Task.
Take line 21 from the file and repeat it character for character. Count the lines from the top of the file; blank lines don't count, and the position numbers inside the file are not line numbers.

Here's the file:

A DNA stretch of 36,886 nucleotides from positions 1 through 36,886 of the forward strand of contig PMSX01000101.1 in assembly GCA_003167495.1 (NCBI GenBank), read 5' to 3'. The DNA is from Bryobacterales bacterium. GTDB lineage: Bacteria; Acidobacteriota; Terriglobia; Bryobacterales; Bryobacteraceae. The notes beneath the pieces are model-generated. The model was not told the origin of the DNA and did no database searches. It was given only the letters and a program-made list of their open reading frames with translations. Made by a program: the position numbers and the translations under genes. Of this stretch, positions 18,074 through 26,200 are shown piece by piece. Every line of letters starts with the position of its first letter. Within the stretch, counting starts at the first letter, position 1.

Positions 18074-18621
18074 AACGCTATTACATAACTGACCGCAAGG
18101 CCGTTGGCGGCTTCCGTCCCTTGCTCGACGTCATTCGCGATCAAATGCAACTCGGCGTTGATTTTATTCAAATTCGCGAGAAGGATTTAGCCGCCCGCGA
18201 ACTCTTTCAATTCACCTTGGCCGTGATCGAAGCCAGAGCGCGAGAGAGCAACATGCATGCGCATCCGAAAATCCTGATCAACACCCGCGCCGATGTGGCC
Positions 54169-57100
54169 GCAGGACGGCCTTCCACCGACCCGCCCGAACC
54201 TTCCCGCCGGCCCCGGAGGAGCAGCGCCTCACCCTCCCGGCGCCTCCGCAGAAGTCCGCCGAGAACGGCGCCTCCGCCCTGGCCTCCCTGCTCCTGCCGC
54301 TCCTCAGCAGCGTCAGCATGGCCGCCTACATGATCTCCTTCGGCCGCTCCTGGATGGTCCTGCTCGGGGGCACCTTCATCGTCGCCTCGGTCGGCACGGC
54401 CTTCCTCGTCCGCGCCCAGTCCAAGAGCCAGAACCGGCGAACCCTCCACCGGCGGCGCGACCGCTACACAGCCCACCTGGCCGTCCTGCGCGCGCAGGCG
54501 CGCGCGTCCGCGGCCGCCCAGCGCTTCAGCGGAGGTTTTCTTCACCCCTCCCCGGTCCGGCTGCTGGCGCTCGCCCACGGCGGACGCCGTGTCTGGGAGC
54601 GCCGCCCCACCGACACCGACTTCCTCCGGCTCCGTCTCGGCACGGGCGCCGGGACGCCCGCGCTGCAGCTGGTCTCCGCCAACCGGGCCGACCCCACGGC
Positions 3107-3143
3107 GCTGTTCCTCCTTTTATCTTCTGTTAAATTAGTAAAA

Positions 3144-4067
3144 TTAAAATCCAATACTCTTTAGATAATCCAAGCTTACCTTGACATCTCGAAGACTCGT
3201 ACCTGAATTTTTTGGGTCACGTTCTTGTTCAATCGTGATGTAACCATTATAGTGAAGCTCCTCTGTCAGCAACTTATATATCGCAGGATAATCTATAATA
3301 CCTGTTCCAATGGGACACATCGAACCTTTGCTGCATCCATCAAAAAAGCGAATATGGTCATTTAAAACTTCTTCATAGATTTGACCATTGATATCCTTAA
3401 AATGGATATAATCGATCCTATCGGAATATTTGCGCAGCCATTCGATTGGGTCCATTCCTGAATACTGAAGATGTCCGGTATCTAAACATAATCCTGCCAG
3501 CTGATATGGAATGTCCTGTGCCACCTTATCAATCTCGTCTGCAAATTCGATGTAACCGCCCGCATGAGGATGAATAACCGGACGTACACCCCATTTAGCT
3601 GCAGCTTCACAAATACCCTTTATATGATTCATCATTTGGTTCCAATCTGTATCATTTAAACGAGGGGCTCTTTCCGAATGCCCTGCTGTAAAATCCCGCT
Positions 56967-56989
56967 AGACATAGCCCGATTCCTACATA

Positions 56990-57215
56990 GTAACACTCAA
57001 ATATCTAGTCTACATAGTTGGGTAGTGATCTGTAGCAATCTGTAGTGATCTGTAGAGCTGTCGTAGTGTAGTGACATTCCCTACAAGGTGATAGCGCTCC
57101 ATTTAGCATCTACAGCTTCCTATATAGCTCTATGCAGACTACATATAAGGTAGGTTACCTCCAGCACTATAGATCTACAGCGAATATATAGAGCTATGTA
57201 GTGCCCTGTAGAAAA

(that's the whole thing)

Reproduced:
3601 GCAGCTTCACAAATACCCTTTATATGATTCATCATTTGGTTCCAATCTGTATCATTTAAACGAGGGGCTCTTTCCGAATGCCCTGCTGTAAAATCCCGCT